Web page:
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No compass calibration?
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MySky
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JJB* Posted at 11-23 00:50
Hi,

Mayby i misunderstood, so what do you mean with "relative angle" in #4 ?
If you meant the relative angle = position on the AOI scale ; yes  than you need compass data from the mobile device as well.

Exactly
2020-11-23
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KlooGee
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bjr981s Posted at 11-21 19:24
Yes,

The issue is 2 fold.

I think we both still fundamentally disagree with what is happening during the compass calibration process.  I still agree with Geebax and Labroides' technical descriptions.

Cheers, and yes, wear a mask!
2020-11-23
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KlooGee
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Geebax Posted at 11-21 15:43
"Think about this....when calibrating DJI drone users can start on any heading the calibration, just make a 360 turn (flat+nose down).  SW measures the normal expected variation in magn fields though the magnetometer and if its done in a free of magn interference area  calibration is succesfull. Minor deviations through a full circle are averaged. Done."

Agreed. This is a vital point in the discussion, and one that many people simply do not understand. There is no point in the compass dance where you point the aircraft in a guaranteed heading, so the whole process cannot reasonably be called a 'calibration', because when calibrating any variable you would have to tell the device under calibration that the current variable corresponds to a known value. At no point in the compass dance do you do anything that indicates where either magnetic or true north is located.

"At the risk of starting another fight, and hurting even more butts, I will also suggest that local magnetic variation is a complete red-herring also."

I'm glad to see someone else with a similar thought.  I expressed basically the same thought in post #66.  Cheers!
2020-11-23
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GaryDoug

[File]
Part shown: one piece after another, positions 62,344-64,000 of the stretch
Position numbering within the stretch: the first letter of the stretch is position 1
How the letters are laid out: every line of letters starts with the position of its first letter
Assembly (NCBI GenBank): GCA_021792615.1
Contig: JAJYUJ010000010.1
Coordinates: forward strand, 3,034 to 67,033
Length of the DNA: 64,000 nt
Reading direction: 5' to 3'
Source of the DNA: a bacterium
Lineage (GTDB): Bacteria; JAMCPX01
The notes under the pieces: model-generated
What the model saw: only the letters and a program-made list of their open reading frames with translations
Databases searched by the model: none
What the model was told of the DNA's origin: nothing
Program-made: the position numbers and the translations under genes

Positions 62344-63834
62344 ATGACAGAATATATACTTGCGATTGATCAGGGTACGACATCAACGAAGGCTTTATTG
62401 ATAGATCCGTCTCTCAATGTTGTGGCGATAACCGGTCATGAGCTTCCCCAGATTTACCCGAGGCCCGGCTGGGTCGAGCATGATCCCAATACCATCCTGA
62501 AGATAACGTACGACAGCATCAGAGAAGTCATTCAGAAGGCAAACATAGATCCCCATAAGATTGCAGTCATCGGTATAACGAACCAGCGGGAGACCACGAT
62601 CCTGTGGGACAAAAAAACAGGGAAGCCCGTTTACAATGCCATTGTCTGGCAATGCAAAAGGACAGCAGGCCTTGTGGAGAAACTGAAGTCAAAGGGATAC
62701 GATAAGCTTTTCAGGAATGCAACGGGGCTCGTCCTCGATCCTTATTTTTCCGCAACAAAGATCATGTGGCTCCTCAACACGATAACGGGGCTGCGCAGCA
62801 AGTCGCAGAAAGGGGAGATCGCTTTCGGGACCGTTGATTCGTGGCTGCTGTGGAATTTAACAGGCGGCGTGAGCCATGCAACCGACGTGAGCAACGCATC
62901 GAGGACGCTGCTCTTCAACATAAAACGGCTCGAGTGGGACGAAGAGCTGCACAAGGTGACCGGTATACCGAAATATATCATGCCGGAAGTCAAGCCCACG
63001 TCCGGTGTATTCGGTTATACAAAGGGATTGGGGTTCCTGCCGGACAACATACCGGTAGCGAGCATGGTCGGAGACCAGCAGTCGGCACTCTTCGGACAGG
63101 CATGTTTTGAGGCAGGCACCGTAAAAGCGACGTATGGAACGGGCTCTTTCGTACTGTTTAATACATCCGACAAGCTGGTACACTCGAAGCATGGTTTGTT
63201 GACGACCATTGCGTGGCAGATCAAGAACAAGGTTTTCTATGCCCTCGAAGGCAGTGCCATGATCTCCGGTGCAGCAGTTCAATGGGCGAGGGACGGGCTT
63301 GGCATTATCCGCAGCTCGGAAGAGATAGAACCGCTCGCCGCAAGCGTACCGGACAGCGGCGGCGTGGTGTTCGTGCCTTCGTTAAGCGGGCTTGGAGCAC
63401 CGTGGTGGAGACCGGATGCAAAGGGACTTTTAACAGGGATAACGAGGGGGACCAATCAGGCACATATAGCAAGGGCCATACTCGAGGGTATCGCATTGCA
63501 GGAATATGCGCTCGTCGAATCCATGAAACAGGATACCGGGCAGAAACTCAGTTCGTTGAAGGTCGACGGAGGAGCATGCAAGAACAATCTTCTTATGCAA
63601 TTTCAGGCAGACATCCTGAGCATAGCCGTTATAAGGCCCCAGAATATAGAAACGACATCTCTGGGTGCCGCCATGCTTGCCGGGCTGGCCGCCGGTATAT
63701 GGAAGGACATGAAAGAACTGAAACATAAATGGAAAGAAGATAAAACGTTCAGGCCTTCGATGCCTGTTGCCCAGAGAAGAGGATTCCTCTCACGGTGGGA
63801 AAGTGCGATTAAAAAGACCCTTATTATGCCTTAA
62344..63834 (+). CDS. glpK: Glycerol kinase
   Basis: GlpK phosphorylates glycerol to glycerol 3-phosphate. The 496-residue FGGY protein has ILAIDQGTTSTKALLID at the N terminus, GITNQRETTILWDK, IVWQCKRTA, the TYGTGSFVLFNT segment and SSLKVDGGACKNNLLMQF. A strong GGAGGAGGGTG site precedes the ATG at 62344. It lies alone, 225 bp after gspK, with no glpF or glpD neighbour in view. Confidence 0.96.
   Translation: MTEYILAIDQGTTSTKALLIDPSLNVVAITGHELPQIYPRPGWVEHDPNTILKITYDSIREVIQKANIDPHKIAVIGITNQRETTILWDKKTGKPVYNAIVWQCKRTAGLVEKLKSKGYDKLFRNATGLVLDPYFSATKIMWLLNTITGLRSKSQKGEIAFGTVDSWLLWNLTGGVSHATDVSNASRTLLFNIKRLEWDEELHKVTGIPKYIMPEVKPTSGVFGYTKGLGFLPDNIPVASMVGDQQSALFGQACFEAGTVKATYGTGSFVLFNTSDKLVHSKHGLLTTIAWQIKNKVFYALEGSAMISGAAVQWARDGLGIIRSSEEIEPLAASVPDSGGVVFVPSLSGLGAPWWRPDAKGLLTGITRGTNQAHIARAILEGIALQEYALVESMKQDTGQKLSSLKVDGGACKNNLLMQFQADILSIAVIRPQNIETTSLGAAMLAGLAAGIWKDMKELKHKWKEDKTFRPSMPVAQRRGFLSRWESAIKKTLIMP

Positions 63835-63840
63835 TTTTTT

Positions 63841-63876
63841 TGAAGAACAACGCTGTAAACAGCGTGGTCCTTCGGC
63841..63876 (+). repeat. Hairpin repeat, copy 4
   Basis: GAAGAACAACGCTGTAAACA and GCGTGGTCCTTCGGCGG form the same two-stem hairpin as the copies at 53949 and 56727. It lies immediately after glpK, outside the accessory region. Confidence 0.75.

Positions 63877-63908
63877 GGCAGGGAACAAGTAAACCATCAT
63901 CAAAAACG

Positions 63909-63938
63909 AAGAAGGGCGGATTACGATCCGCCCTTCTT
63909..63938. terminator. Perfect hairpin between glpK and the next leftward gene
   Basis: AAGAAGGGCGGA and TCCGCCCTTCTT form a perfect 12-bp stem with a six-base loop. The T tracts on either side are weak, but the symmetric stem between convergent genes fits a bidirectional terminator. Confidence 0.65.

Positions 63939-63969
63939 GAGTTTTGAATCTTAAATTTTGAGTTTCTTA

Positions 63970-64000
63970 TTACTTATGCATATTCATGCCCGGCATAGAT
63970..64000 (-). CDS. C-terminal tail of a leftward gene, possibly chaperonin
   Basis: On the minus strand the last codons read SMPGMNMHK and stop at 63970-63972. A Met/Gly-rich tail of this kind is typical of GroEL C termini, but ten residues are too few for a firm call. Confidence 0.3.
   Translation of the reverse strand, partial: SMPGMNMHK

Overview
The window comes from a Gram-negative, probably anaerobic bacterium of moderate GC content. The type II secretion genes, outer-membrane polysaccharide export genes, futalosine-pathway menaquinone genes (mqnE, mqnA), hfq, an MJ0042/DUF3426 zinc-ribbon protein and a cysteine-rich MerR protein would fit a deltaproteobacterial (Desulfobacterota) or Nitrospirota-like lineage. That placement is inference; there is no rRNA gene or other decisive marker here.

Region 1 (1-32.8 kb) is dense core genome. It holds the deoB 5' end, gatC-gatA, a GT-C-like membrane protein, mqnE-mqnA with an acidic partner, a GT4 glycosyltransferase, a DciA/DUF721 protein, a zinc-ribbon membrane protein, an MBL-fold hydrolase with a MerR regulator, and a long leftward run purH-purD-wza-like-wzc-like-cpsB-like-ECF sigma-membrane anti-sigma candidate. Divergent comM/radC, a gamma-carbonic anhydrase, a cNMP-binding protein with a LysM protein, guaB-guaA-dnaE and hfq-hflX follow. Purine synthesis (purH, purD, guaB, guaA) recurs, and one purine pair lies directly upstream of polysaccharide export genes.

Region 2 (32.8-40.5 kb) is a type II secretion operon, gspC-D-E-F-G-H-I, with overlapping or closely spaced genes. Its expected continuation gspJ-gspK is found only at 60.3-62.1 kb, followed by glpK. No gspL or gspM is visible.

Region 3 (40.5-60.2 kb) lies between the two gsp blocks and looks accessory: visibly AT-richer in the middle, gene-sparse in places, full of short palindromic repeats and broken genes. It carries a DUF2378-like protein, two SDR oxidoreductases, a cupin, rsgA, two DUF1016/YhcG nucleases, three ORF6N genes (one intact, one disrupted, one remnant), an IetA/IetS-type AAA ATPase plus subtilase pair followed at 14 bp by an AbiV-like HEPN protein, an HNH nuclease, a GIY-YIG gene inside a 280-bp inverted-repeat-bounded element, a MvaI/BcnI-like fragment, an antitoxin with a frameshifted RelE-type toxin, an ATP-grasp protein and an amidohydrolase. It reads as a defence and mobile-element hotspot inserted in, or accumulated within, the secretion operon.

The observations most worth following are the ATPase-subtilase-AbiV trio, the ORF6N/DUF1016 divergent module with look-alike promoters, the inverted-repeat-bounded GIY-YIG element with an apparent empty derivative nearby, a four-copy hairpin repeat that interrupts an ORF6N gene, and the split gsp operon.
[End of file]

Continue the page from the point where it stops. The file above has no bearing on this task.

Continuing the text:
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JJB* Posted at 11-23 00:52
Hi Gary,

ofcourse, what i mean is to turn your RC to the left and right, see my video last part.

Yep, when you asked us What is causing this, I could not help but scream the answer at the pc monitor !!!!
2020-11-23
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R_Packard
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Labroides Posted at 11-22 18:12
You would be making a mistake.
The guy that made the video is just spreading misinformation.
He doesn't understand what he's talking about.

I've been reading the thread and paying attention to points made. If calibration is done, let's say once a month, you'd say its a waste of time due to your experience of 4 years without incident (calibration wise)? Appreciate your thoughts.
2020-11-23
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Geebax
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KlooGee Posted at 11-23 13:24
"At the risk of starting another fight, and hurting even more butts, I will also suggest that local magnetic variation is a complete red-herring also."

I'm glad to see someone else with a similar thought.  I expressed basically the same thought in post #66.  Cheers!

Thank you. Where I live in Australia there used to be a Royal Australian Air Force base, and on that base there was a concrete pad at the side of a taxiway. The pad was circular and had a marker showing magnetic north and true north. The idea was to line up the nose of the aircraft so it was pointing to magnetic north, then check if the aircraft's compass agreed with that alignment. If not, the compass could be unlocked and rotated in its gimbal to line up with the marker. This was called 'swinging the compass', and the purpose was to correct for any magnetic influence contained in the aircraft to 'calibrate' the compass.

This wa the only time I have every heard of the compass being actually adjusted this way. But note that it differs from the DJI approach in one important factor, the DJI approach does not require you to point the aircraft towards a 'marker' of any sort. Hence the reason I refuse to describe the DJI process as 'calibrating' the compass, unlike the procedure used by the RAAF to calibrate their compasses.
2020-11-23
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Labroides
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R_Packard Posted at 11-23 16:15
I've been reading the thread and paying attention to points made. If calibration is done, let's say once a month, you'd say its a waste of time due to your experience of 4 years without incident (calibration wise)? Appreciate your thoughts.